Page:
The Causes of Scrofula, Or King's Evil

Among the causes of scrofula should be placed first, hereditary predisposition; not that the disease itself may be inherited, as is generally supposed, but, as is the case with nearly all hereditary affections, there is a transmission from parent to child of a susceptibility to morbid influences by which this disease is characterized. It is probable that in a large share of the cases of scrofula, the disease is simply the result of development, through favoring circumstances, of tendencies inherited from consumptive or scrofulous parents. We believe, however, that the influence of a bad hygienic condition has been clearly shown to be so active an agent in producing this disease, and in developing an inherited tendency to it, that we may be justified in charging bad hygiene with by far the greatest number of cases of scrofulous disease. Among the most important errors in diet are those appearing in early infancy. Of this sort should be mentioned the feeding of children upon food not suited to their condition, such as vegetables and farinaceous articles, and particularly the evil custom in some countries, especially Sweden and Germany, of allowing young children to imitate the example of their parents in drinking coffee and beer. It has also been shown by evidence which is entirely worthy of credence, that scrofula, as well as consumption, is very often produced in human beings, especially children, through the medium of milk. A child may imbibe a scrofulous taint through being nursed by a scrofulous or consumptive mother or wet-nurse. The testimony is equally clear that this disease is not infrequently produced by milk from scrofulous or consumptive cows. That scrofula is by no means an uncommon disease in cows, has been clearly shown by the demonstration that the affection known as pearl disease among cows and other live stock, is identical with scrofula and other tuberculous affections. Some idea of the prevalence of this disease among cows may be gained from the statement of an eminent physician who asserts that at least fifty per cent of the live stock of Hanover, Germany, is affected with pearl disease, or scrofula.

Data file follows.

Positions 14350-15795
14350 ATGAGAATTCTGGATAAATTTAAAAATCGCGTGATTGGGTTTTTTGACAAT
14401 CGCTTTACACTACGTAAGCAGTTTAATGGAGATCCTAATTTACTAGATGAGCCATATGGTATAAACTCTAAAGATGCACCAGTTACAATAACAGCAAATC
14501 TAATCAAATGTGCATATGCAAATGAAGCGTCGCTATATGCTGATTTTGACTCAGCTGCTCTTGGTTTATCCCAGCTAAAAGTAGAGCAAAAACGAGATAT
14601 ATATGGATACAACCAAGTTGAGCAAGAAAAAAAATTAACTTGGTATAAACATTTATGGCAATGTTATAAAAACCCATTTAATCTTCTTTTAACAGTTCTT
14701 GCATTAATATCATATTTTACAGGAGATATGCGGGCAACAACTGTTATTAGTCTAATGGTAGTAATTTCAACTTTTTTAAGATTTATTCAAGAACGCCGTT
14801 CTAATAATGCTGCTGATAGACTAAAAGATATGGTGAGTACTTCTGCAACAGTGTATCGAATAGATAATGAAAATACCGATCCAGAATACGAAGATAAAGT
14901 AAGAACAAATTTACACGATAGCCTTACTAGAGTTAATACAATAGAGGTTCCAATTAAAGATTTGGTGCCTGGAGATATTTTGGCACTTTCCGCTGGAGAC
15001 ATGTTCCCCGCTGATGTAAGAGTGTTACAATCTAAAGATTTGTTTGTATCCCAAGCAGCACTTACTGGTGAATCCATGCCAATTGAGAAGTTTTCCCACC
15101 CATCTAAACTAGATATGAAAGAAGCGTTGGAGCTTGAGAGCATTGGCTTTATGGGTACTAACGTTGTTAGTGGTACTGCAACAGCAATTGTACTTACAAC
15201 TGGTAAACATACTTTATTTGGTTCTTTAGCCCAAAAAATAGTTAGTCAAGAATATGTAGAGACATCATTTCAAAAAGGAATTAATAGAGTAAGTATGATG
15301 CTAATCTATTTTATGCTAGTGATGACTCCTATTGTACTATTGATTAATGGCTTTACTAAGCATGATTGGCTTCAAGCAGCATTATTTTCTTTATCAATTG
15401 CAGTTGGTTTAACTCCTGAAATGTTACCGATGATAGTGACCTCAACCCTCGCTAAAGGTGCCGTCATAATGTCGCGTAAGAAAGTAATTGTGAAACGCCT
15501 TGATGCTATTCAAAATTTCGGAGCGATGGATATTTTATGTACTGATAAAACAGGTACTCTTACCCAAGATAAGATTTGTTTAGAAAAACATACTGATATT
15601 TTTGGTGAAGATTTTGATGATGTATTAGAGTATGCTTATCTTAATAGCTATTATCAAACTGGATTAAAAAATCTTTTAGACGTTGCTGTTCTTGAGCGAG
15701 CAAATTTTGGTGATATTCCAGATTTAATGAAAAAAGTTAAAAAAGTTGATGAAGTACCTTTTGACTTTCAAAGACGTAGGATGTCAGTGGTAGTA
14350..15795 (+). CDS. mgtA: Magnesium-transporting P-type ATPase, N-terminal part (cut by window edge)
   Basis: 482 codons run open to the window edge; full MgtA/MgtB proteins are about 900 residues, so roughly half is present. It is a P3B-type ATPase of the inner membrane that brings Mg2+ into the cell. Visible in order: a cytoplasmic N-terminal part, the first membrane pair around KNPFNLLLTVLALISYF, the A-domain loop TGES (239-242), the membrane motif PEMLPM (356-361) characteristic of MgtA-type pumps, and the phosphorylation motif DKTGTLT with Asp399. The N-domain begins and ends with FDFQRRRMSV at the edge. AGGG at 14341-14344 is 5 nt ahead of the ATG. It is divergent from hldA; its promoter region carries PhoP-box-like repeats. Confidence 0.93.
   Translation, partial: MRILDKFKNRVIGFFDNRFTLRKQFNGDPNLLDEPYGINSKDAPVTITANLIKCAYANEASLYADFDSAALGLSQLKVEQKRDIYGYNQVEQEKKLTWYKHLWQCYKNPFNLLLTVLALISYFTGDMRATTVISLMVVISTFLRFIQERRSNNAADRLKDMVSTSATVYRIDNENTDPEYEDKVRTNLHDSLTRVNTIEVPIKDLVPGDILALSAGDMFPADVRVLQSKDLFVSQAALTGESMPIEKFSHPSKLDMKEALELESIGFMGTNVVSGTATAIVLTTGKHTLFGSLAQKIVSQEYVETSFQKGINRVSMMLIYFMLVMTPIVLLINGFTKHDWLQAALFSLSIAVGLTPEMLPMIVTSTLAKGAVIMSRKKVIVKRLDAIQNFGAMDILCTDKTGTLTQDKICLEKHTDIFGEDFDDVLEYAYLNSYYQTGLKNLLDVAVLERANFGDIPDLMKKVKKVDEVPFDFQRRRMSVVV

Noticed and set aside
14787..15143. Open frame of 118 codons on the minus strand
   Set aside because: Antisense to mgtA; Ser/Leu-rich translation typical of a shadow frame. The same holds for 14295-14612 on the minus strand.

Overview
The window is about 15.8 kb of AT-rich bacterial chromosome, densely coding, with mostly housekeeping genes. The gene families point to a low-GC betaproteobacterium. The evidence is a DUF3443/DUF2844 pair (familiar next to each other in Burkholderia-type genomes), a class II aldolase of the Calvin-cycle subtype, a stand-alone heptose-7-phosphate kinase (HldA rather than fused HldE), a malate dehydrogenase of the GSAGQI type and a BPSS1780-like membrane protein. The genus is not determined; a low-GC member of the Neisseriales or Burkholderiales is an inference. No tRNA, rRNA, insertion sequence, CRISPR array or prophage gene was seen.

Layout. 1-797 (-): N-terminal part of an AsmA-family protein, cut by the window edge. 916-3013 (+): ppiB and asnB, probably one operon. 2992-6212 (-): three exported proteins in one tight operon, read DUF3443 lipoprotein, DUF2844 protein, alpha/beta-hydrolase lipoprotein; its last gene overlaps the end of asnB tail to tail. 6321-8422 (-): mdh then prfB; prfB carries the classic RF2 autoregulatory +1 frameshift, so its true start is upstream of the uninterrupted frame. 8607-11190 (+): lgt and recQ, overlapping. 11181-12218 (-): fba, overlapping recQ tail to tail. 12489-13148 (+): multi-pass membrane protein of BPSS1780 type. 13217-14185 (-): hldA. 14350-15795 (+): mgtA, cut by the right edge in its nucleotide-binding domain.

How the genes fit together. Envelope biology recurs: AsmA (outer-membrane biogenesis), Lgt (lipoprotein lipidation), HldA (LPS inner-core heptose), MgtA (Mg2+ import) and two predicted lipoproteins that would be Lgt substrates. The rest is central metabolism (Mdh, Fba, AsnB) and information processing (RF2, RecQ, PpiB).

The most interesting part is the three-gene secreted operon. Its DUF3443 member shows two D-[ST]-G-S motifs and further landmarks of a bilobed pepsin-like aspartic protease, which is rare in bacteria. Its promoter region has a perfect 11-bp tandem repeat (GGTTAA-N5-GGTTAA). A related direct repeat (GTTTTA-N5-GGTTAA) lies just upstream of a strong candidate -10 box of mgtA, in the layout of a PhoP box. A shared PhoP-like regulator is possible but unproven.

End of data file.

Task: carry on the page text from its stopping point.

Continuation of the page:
The production of scrofula has also been attributed to the use of potatoes, starchy vegetables, and other farinaceous articles of food. This error has prevailed so extensively in some countries that it has become the fashion for mothers to prohibit the use of vegetables, particularly potatoes, to their children; and as a German medical writer has said, "Many a poor child has been sent hungry to bed while its anxious mother passed a sleepless night in consequence of the discovery that it had eaten a potato." Scientific investigation has shown, however, that in this case, as well as with many popular notions of the same sort, there is no real foundation either in theory or in reliable experience. We believe, however, it can be clearly shown that the large use of animal food, especially the use, as food, of animals in which scrofulous disease has been developed by confinement in stalls or close pens for the purpose of fattening, is one of the most serious dietetic causes of scrofula. Experiments have shown that the flesh, as well as the milk, of tuberculous or consumptive animals, will give rise to scrofula or consumption when eaten, even if cooked with a moderate heat. This being the case, how can we resist the conclusion that the use, as food, of the flesh of animals which have been fattened under conditions the best calculated to produce scrofulous disease, and the carcasses of which, in a large number of cases, show the actual anatomical changes resulting from scrofula, and especially the use of the flesh of the hog, which is known to be almost universally affected more or less intensely with scrofulous infection, must be among the most active and wide-spread causes of this almost universal malady ? We are firmly convinced, not only by theoretical reasoning, but from practical observations, that of all dietetic errors, the use of swine's flesh is the most active cause of scrofulous disease.